Careers In Forensics
Searching for a career in forensics has become more and more popular since the slew of television programs such as C.I.S. that have hit our TV screens, such programs rapidly achieving cult status. With the increase in similar programs, forensic jobs have not only achieved somewhat of a 'glory' status, often because of the way the job is glamorized, but the job itself has become much more fragmented as technology has improved.
Careers in forensics however, are rarely that glamorous. Forensic investigations demand high levels of skill and training, exceptional focused concentration, attention to detail and the ability to relay their findings in a clear and concise manner. You may also be required to work in some very unpleasant conditions and, depending on the field you enter, see some disturbing scenes. Science itself is rarely proven, and by its nature is cyclical. Scientists must always attempt to disprove a hypothesis, not to prove it. In this way, you can be surer that your findings are likely to have been found because they actually exist, and are not just there by chance.
As mentioned, forensic jobs are much more varied than many people think and are now split into multiple areas of expertise. For example, on top of being a forensic investigator, there is forensic engineering, forensic accountants, cyber forensics, computer forensics, forensic psychology, forensic nursing and several more. So you see, careers in forensics are likely to span many areas, and deciding which direction to take is a hard one.
Forensic training typical involves an initial degree in forensics as this will give you a base from which to make your choice. Before you get that far though, you will need to qualify for the college of your choice and this will typically require a good science and mathematical background as well as sound language skills. You should be able to get help with money for college to help alleviate the cost. Some form of relevant work experience will also be an asset, especially when you come to applying for jobs. You will find more information about various training for specific roles on this website, but it is highly likely you will need a solid grounding in the history and core techniques of forensics whatever path you decide to take.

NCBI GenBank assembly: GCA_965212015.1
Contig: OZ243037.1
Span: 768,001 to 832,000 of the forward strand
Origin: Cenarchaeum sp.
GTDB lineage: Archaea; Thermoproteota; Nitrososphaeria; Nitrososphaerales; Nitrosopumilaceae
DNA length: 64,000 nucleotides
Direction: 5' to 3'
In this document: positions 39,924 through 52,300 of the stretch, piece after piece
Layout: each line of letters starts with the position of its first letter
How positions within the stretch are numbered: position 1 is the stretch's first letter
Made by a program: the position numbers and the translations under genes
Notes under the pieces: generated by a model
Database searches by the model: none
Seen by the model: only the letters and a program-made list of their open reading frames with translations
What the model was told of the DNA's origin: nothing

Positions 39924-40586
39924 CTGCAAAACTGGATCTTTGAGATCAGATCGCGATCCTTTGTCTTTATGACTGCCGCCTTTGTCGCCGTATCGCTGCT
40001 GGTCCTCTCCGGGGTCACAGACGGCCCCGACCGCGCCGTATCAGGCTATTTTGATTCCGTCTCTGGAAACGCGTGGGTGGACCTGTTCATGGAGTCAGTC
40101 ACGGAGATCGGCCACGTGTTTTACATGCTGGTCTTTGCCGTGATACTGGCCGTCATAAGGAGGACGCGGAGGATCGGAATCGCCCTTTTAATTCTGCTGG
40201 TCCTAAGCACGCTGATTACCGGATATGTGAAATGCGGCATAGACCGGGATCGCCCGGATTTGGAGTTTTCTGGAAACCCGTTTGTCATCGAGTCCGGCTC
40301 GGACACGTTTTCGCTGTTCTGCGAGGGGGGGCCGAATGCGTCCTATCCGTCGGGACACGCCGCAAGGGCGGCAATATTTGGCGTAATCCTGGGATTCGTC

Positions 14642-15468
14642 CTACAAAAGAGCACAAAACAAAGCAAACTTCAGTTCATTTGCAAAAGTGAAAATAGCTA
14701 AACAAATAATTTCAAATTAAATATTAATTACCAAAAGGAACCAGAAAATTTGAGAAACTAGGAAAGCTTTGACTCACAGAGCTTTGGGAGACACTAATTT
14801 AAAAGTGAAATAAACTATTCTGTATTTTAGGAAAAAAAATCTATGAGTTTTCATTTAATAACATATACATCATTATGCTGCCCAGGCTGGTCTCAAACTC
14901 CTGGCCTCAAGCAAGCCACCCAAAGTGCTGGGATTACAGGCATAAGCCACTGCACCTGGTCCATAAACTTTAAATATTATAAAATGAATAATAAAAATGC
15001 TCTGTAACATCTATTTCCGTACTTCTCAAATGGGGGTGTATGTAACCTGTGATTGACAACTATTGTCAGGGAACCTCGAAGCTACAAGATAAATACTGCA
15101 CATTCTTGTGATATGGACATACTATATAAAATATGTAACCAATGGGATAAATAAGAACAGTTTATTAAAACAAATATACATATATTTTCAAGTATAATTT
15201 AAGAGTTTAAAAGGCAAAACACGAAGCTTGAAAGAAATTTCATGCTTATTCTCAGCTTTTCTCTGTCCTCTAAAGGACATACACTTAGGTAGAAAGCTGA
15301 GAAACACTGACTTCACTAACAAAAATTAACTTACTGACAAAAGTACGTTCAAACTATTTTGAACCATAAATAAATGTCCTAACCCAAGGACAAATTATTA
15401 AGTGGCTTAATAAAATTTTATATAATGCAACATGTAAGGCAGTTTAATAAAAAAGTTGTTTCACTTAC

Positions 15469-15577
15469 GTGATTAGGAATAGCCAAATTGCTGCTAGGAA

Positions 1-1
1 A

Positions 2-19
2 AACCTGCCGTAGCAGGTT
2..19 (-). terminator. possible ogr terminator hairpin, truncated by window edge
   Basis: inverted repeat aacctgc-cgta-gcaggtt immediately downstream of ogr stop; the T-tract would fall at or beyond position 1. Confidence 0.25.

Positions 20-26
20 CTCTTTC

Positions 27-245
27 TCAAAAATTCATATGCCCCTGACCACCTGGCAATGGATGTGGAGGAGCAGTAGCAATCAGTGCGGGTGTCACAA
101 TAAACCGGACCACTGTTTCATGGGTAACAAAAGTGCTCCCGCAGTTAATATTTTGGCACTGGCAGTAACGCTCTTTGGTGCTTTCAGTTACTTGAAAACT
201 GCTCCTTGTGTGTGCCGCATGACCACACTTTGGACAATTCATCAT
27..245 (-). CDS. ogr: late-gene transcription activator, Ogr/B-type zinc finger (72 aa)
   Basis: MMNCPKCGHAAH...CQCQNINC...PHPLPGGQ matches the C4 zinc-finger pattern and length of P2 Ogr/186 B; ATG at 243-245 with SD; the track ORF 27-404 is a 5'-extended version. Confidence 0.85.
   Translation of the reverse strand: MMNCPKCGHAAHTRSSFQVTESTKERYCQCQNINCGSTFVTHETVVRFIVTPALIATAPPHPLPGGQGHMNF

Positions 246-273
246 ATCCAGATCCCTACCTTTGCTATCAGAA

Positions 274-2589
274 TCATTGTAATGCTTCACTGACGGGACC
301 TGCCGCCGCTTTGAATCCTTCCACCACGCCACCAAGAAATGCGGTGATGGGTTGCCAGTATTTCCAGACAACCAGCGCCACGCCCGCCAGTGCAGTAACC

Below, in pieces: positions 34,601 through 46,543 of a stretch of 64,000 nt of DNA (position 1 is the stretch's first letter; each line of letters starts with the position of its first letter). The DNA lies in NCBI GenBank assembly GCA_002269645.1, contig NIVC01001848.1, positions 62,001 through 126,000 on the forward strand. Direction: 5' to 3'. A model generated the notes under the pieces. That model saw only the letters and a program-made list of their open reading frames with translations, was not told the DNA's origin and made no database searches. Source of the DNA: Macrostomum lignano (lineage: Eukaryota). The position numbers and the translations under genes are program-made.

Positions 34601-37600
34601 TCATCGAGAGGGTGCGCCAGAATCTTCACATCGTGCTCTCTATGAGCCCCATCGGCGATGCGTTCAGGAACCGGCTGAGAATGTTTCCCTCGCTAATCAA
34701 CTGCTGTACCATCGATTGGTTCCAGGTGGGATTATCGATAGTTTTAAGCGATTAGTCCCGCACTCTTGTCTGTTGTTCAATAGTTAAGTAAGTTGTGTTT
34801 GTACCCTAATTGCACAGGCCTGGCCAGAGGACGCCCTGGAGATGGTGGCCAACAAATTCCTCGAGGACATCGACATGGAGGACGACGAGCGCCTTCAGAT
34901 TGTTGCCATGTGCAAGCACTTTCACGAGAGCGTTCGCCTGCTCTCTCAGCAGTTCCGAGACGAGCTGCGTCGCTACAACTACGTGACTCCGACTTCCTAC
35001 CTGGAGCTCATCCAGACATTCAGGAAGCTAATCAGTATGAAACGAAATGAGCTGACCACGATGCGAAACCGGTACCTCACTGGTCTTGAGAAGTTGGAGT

A visit to The American Academy of Forensic Sciences website may prove useful, as will looking through forensic journals such as the Journal of Forensic Sciences. Reading current journals will give you some ideas about the range of possible careers in forensics, current issues and techniques that are at the forefront of forensics today. You may not be able to read the entire articles, but you should be able to view abstracts without having to pay. You can do this by visiting OvidSp at http://ovidsp.tx.ovid.com.
We hope you enjoy looking around this site and that it will give you an idea of the sort of careers in forensics that are possible. Remember to return here often, as you will find more articles added on a regular basis.
|State budget cuts could shut down Huntsville forensics lab, morgue - AL.com|
DNA architecture, novel forensics offer new clues - Science News
Budget cuts could shut down Huntsville forensics crime lab - WIAT 42
DeKalb Co. Sheriff urges legislature to solve budget crisis, issue of . - whnt.com
Can We Trust Crime Forensics? - Scientific American
Digital Forensics Market by Component, Sub-Segment, Tool Types, Service . - PR Newswire (press release)
Oxygen Forensics Appoints Lee Reiber COO for North America - PR Newswire (press release)
Stroz Friedberg acquires Elysium Digital, bolsters forensics teams and expands . - InsideCounsel
CPAAG supports GPD Forensics Unit with new equipment - Glendale Star
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